Regional Reviews: Florida - West Coast
I began on opening evening with Gravity & Other Myths' A Simple Space. Seven incredible acrobats from Australia and musician/performer Elliot Zoerner performed a one-hour show that featured what could be described as super human strength, but that wouldn't begin to do justice to what the audience was treated to. The show consisted of ensemble sections, everyone coming together to perform all manner of formations, tumbling and every kind of acrobatic trick imaginable. In between these sections were set pieces. The first set piece had three of the men in a competition of strip jump rope. The person who missed had to remove an item of clothing, shirt first, pants next and, yes, skivvies. At the show I attended, Elliot was the loser and had to perform some rope jumping with his hands over his most personal attributes. Another set piece had two women being thrown all over by the men, including criss-crossing each other from one group of men to the other. In my favorite piece, Lewie West went flying, then landing on all the men's backs and legs, just everywhere. The entire group was unbelievably good, performing for a solid hour with no downtime.
We returned on Friday for a double-header, first The Pianist, a "solo comic contemporary circus piece" starring Thomas Monckton. The show was one hour of very good slapstick comedy centered around a grand piano. Every piece of slapstick shtick ever tried in the last 100 years seemed to make its way into this show. Your hapless critic was drawn into the mayhem during the show, assisting Mr. Monckton onto the stage a couple of times. Unfortunately, slapstick comedy is not one of my great theatrical loves, so the show left me a little cold, but the audience around me were sending gales of laughter into the world.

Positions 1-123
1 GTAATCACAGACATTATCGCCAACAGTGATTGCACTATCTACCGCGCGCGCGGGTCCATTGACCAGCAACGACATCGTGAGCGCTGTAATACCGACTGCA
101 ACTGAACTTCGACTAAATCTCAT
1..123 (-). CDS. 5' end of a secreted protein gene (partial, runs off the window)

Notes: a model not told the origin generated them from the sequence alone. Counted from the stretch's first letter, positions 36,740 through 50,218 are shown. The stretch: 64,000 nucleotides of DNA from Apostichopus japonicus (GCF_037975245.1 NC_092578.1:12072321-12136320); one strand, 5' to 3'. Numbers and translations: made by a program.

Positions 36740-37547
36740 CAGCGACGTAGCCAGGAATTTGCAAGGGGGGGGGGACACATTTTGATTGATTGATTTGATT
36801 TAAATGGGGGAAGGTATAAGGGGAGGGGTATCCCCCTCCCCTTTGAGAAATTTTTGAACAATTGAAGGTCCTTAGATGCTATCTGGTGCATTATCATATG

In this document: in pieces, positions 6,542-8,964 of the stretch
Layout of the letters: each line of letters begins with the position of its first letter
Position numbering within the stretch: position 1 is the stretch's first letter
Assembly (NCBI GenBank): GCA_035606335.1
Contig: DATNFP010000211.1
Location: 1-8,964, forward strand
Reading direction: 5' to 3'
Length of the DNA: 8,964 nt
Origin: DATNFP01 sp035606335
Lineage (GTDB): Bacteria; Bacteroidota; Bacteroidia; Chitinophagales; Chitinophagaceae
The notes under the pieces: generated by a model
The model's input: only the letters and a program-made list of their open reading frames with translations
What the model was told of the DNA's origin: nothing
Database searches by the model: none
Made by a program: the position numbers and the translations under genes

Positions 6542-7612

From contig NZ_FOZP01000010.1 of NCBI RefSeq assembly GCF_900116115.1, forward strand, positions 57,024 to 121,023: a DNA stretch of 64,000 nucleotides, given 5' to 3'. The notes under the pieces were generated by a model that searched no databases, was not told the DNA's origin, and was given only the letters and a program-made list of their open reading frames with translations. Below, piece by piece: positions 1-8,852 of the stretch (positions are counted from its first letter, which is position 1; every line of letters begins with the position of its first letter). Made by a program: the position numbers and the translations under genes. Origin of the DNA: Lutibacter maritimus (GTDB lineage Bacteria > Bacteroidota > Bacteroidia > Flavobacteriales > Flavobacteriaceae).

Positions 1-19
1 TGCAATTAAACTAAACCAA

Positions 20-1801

Next was 17 Border Crossings, a theater piece by Thaddeus Phillips. Mr. Phillips told us stories of his and other people's journeys across borders, all over the world. The theatrical elements consisted of a wooden table, a coffee mug, and a lighting element which provided much of the fascination, thanks to David Todaro's brilliant lighting design. Twice during the one-hour, 20-minute running time, the table was tipped on its side and the audience got an arresting view of things. The vignettes were variable, some much more interesting than others. I had extreme difficulty hearing Mr. Phillips at times, thereby losing the arc of several of the stories. The connection between each of the stories was unclear, especially when switching characters. The one unifying theme I could garner was the variability of the people who protect borders and the extreme importance of passports.
Other events I was not able to take in included two dance pieces, doug elkins choreography, etc. and B.A.N.G.S.: made in america by LMn03; Eighth Blackbird; a contemporary classical ensemble; and cellist Matt Haimovitz playing three concerts in three different locations, each containing at least one of the six Bach suites for cello.
The Ringling International Arts Festival scores with a great variety of unusual performances and performers from all over the world. Now the powers that be at Ringling Museum will begin planning the 2017 edition.
Ringling International Arts Festival, produced by Ringling Museum of Art on October 13-16, 2016, at 5401 Bay Shore Road, Sarasota, FL 34243 1-800-660-4278 (Box Office), or www.ringling.org.
Gravity & Other Myths, A Simple Space
17 Border Crossings